Ohio Gadfly Daily News 7-2-14

  1. It took a little while, but the Enquirer finally noticed the Southwest Ohio winners of Straight A grants from the state. Quite a mixed bag among the winners: Common Core, reading proficiency, arts assessments, and technology access are all in there. Also of note: the journalist includes the number of students projected to be affected by each project, and there’s a district/online charter school collaboration in there that probably raised some eyebrows. (Cincinnati Enquirer)
  2. Speaking of technology, Mansfield City Schools recently underwent a tech assessment which revealed a number of deficiencies (old equipment, lack of backup, lack of disaster recovery plan, etc.), many of which the Supe says are being addressed over the summer. But buried in this story appears to be the news that both the firm paid to do the assessment and the contractor being paid to fix some of the problems seem to be owned/run by the same person. Not sure if I’m reading it right or not, but if so I’m sure we’ll be hearing more about this one soon. (Mansfield News-Sun)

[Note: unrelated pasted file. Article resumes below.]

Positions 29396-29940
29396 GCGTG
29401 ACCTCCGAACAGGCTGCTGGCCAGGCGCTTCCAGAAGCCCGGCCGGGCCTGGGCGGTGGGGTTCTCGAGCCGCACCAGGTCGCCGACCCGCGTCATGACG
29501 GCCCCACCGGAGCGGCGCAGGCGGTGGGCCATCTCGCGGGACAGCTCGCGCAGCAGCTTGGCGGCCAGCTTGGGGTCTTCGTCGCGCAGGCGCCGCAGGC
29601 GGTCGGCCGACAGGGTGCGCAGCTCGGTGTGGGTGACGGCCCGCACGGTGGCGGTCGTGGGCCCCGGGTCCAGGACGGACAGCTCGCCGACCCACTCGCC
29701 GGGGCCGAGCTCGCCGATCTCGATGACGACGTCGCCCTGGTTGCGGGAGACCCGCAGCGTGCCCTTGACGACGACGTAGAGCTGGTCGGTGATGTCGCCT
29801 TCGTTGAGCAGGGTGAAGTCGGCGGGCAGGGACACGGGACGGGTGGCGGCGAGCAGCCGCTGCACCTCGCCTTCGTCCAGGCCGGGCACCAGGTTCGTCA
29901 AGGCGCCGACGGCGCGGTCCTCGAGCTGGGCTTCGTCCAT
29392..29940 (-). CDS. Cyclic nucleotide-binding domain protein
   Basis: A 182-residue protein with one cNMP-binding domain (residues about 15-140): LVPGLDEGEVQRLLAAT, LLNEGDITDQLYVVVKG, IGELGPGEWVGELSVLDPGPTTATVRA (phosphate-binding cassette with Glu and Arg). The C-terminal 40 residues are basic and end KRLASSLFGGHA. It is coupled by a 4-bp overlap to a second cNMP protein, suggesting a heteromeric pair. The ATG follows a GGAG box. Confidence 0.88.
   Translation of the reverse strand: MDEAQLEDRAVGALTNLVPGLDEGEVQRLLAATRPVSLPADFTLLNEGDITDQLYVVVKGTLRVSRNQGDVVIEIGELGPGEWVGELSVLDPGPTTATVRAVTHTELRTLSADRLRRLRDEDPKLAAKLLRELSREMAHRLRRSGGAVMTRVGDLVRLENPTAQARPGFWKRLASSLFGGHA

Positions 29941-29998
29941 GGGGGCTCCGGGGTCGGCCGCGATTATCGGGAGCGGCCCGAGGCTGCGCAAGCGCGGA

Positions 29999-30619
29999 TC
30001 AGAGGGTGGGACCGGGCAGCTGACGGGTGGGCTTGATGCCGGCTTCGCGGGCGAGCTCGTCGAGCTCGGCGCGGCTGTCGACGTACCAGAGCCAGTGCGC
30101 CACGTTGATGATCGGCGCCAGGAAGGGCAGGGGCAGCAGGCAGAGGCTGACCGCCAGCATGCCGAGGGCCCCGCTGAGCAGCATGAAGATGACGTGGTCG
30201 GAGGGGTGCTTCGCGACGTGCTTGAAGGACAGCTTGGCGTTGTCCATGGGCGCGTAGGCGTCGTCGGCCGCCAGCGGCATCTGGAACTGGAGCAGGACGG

3. In somewhat happier (and clearer) technology news, a team from Newark Digital Academy was in Portland, Oregon last week, presenting at the NWEA conference on the ways that they use testing data to help their at-risk e-school students improve. Very nice. (Newark Advocate)
  4. Some nice insight here from the superintendent of Hilliard City Schools. A straightforward question about alternate pathways to third grade promotion opens up a discussion on his philosophy of education and how data fits in at various levels: “As we look at raw data, we are looking at individual learners.” Not bad. (ThisWeek News/Hilliard Northwest News)
  5. Finally, we return to beleaguered West Geauga Schools. The open enrollment flap that we chronicled to its end last week (parents and kids get a possibly-dubious win) was apparently part of a deeper rift between administration and board that has left some empty chairs on both sides to fill during upcoming board meetings. I’m sure they’ll get back to business before long, but the idea that someone would make an effort to ostracize an adult professional by moving his chair and forcing him to sit by himself just to prove a point or make a power play is embarrassingly juvenile and seems to me to be indicative of everything that should change in any vaunted “public common school” where it appears. And there are lots of those in Ohio. (Willoughby News Herald)